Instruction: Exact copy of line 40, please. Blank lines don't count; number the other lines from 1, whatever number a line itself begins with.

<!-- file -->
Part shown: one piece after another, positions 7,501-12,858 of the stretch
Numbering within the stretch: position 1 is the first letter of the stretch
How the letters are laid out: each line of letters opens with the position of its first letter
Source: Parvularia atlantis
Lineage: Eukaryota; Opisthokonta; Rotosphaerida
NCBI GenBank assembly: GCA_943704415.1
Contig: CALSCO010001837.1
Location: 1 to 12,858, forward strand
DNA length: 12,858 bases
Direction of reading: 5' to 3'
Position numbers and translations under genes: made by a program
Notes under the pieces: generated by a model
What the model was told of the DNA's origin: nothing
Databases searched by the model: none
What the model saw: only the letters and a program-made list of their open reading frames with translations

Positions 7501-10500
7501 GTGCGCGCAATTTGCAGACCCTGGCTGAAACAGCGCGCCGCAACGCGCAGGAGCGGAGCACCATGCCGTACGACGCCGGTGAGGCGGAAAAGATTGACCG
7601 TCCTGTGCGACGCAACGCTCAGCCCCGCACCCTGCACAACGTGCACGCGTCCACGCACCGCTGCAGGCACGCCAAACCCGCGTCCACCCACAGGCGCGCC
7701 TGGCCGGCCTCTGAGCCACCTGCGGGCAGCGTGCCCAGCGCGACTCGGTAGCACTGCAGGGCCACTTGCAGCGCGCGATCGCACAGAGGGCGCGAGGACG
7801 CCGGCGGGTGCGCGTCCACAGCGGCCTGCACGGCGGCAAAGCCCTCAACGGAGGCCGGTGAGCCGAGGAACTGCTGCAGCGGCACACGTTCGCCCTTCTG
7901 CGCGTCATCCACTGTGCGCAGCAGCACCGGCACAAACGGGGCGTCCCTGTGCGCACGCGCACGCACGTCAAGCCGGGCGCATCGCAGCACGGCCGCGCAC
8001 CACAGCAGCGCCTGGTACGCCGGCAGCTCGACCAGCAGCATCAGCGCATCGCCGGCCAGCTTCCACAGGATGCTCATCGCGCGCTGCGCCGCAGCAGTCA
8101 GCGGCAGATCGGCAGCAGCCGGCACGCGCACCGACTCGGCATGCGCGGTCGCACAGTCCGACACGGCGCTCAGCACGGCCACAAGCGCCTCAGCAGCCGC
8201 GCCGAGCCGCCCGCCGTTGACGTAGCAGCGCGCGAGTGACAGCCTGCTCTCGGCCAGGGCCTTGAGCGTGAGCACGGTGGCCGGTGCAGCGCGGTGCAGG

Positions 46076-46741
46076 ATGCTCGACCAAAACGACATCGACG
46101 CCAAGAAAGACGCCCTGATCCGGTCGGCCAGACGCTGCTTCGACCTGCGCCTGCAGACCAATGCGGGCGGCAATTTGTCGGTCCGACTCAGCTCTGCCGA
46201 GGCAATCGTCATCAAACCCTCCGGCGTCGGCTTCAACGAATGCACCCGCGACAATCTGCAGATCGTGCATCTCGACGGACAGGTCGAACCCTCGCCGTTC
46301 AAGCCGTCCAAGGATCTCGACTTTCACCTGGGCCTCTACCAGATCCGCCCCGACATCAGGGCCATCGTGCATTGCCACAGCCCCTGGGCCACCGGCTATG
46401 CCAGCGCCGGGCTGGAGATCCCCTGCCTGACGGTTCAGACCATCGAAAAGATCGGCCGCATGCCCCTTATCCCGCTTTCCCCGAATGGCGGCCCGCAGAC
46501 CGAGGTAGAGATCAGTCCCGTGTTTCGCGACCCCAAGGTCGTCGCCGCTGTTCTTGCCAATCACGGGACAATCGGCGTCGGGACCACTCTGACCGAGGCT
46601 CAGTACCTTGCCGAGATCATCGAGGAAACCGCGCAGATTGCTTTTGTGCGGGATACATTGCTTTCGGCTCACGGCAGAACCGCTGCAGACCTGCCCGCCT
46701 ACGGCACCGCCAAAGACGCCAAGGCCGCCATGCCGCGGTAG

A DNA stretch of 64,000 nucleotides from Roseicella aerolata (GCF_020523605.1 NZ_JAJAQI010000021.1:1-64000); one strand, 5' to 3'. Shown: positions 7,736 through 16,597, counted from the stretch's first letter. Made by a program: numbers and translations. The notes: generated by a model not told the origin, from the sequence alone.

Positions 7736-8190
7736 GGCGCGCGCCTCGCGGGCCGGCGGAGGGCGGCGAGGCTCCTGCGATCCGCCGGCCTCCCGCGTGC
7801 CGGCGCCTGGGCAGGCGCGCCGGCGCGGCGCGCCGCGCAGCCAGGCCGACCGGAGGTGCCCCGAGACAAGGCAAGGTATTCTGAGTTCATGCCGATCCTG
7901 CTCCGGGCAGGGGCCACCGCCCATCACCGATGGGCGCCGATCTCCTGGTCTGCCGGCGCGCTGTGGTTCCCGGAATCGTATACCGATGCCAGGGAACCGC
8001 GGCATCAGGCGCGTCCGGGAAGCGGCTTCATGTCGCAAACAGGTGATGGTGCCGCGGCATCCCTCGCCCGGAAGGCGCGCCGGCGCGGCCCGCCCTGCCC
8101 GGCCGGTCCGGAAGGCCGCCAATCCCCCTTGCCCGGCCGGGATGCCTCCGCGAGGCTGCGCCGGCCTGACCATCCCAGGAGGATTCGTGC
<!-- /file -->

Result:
8101 GGCCGGTCCGGAAGGCCGCCAATCCCCCTTGCCCGGCCGGGATGCCTCCGCGAGGCTGCGCCGGCCTGACCATCCCAGGAGGATTCGTGC